3 Things To Avoid When Speaking In Public

So I’m working with a few young guys and girls and encouraging them to pursue speaking in public, mostly in a ministry setting. I wish I had one really good book to hand to them, but I have a library, so I’m trying to condense my thoughts and share them here. This is a list of 3things I wish someone had shared with me when I was younger and just starting to speak in public. I believe it would have helped me find my own speaking voice a lot sooner.

  1. Don’t assume everyone in the audience is just like you. Our tendency is to think that everyone else also has our secret struggles so we tend to speak primarily about our struggle. You can be closet nose picker and it will come out in your speaking if you are not careful. You will accuse everyone in the room of picking their nose. Sure you might do it in a humorous way but it’s going to get tired if we continue to hear you speak about picking your nose. The three other people that pick their noses will reinforce that you picked the right message (pun intended), but the other ninety nine will wonder why you talk about it all the time. It’s better to think carefully about your audience and craft a message for them, not a self-help message for you. There will be times where you can confess your nose picking, but it should be as an illustration rather than the meat of a message.
  2. Don’t use your personal experience as an authority, at best it’s a witness to an authority, but it is not an authority in and of itself. It is how you processed or failed to process an event. If all you have to go on is what you’ve been through, you can’t help anyone who isn’t going through it, much less your own future. You’ll be limited by your experience rather than bolstered by it. Here is the difference. Begin with Truth of God’s Word, then use your experience as a testimony if you want, but never use your testimony as the authority and throw in a few scripture passages. I like to use a personal story as an invitation to listen and transition into how the Scripture was a solution to my problem. The difference is subtle, but life changing. I didn’t find A way to solve my problem, scripture has always been true. I found THE way.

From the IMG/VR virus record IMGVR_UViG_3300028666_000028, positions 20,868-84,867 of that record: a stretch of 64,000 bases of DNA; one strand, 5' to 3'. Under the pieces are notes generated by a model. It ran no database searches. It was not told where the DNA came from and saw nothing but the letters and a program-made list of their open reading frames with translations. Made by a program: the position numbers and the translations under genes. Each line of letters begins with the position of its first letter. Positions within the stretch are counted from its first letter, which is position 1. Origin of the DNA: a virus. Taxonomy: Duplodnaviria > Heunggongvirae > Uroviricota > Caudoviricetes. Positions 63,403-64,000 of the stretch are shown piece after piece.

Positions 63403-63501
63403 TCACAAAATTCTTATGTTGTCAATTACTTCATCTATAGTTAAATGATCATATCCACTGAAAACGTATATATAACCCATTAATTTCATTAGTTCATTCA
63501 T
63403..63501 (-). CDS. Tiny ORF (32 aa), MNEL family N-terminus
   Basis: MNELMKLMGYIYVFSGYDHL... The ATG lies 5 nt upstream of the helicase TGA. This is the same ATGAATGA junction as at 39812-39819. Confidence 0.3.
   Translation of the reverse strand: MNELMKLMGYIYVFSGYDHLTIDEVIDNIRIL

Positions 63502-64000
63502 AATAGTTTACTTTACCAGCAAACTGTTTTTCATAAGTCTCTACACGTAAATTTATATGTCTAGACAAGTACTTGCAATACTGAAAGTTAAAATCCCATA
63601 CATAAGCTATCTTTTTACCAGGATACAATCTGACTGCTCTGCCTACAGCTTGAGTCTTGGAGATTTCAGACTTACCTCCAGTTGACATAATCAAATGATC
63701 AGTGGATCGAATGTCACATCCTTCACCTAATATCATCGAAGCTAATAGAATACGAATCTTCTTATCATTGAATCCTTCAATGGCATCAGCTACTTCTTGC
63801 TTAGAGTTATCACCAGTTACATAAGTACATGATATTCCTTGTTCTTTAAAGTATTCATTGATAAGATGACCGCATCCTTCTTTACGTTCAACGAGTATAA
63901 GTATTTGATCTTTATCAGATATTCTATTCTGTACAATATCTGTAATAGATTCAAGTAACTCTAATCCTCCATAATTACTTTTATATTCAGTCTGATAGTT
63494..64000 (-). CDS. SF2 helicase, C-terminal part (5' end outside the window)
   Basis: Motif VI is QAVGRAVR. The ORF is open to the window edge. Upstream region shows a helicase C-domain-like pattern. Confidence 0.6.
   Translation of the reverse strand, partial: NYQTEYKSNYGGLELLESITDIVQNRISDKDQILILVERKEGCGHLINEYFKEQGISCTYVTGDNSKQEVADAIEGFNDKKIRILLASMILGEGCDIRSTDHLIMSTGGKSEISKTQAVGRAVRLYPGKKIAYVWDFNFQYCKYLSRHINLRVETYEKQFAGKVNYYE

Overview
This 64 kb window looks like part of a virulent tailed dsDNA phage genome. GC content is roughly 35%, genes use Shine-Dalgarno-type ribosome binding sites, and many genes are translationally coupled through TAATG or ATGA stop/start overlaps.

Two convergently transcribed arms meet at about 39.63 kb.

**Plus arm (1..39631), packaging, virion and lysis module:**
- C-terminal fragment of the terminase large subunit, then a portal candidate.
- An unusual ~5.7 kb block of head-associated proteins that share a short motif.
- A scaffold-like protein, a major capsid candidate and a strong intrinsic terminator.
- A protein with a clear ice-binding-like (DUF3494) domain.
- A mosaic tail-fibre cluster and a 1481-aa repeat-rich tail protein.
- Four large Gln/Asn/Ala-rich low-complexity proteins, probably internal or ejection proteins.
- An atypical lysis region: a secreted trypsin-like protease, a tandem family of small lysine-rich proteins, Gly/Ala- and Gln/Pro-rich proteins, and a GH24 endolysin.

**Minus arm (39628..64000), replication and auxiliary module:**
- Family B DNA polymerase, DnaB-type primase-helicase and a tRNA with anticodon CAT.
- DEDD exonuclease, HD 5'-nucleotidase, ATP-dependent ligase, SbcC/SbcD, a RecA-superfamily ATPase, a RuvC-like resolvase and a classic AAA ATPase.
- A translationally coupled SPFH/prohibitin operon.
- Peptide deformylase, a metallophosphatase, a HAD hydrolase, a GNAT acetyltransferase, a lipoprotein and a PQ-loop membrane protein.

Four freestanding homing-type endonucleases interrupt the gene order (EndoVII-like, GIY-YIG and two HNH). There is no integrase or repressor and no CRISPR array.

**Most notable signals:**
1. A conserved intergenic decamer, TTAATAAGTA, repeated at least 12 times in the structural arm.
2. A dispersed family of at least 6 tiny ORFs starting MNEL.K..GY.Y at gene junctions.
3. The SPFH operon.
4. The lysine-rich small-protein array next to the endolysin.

3. Don’t use an audience to unpack your emotions. One of the greatest trends I see among novice speakers is the idea that they use an audience to unpack their emotional response to something. They may share something like, “My dog died, I often wonder what I might have done to prevent his death. could he still be happy and alive if I had stopped him from eating that chicken bone?” Such an emotional share is rooted in only two places. One, you are still processing your grief (See Point 1). Two, You want to compel people to respond emotionally to what you have to share. The second reason is really good when it comes to short term gain. Everyone knows that if you want to raise money for the Christmas shoe fund all you have to do is get a little child to sing the Christmas shoe song… It’s short lived though!!!  It doesn’t move people to long term action. You will feel like you hit a home run, but you won’t have cultivated any patterns for long term discipleship. That’s the problem with emotionalism, you will feel good, but you won’t have accomplished much.



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